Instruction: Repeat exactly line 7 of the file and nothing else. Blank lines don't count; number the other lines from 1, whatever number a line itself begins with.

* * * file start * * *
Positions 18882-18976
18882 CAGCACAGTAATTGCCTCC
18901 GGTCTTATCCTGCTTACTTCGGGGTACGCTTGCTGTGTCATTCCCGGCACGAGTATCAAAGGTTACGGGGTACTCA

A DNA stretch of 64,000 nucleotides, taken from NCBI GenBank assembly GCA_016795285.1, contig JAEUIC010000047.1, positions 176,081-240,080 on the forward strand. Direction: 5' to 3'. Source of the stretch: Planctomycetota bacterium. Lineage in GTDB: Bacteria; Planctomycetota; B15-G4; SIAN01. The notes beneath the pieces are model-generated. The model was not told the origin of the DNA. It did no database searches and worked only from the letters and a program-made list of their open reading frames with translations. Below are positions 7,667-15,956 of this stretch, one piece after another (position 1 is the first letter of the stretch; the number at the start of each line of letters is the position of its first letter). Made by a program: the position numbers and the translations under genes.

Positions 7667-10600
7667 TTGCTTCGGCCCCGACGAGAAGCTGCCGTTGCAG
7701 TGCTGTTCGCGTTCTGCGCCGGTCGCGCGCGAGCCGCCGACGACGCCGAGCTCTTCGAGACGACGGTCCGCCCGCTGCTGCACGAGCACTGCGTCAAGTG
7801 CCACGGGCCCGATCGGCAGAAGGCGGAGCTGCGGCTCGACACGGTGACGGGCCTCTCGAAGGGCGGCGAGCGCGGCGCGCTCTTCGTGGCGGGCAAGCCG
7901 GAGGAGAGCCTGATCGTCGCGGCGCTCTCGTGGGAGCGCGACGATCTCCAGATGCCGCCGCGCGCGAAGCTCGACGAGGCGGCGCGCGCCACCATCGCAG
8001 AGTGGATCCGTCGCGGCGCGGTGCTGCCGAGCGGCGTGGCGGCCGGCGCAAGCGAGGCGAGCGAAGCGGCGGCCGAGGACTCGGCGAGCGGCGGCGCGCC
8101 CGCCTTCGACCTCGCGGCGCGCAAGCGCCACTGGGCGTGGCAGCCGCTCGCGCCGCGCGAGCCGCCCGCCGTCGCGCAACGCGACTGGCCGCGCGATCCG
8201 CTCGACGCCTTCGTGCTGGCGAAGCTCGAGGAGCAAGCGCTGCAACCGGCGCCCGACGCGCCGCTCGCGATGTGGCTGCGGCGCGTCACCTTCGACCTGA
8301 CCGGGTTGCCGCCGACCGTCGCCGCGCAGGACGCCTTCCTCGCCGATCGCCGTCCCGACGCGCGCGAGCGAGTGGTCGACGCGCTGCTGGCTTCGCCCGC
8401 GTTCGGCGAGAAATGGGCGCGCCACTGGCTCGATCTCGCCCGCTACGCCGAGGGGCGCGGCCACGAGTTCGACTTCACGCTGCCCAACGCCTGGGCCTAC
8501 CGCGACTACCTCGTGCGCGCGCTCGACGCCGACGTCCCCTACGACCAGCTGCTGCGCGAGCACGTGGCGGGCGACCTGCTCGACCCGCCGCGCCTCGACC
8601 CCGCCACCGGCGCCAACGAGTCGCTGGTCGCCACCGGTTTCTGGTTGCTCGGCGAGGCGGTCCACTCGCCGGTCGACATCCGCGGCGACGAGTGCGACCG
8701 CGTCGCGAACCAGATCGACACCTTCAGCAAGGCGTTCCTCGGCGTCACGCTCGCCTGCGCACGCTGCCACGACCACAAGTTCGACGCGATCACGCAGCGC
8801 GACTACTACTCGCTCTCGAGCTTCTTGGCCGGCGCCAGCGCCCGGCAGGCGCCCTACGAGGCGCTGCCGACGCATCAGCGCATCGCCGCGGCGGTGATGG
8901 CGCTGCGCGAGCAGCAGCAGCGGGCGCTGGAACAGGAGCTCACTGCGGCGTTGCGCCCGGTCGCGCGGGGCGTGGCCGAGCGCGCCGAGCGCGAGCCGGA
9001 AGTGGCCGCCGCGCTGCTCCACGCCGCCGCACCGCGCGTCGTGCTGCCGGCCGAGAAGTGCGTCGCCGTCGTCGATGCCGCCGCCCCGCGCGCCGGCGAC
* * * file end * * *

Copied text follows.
7701 TGCTGTTCGCGTTCTGCGCCGGTCGCGCGCGAGCCGCCGACGACGCCGAGCTCTTCGAGACGACGGTCCGCCCGCTGCTGCACGAGCACTGCGTCAAGTG